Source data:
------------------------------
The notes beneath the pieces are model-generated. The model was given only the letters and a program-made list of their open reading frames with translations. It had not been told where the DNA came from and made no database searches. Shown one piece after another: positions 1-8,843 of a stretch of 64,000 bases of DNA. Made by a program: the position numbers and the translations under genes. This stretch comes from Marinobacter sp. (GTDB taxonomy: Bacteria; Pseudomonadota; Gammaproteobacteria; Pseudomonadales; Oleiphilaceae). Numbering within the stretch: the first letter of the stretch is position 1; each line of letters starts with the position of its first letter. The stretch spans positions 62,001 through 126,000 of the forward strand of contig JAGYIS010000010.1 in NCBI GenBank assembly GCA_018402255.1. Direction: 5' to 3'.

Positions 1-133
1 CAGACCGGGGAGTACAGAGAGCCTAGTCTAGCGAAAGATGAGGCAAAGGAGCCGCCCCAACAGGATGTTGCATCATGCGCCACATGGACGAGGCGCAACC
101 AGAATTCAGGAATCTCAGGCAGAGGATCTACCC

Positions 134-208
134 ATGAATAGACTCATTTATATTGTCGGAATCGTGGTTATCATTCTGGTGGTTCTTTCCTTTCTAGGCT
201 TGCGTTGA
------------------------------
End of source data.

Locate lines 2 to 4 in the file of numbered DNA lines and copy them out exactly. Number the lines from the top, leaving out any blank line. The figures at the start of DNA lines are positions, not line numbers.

Positions 1-133
1 CAGACCGGGGAGTACAGAGAGCCTAGTCTAGCGAAAGATGAGGCAAAGGAGCCGCCCCAACAGGATGTTGCATCATGCGCCACATGGACGAGGCGCAACC
101 AGAATTCAGGAATCTCAGGCAGAGGATCTACCC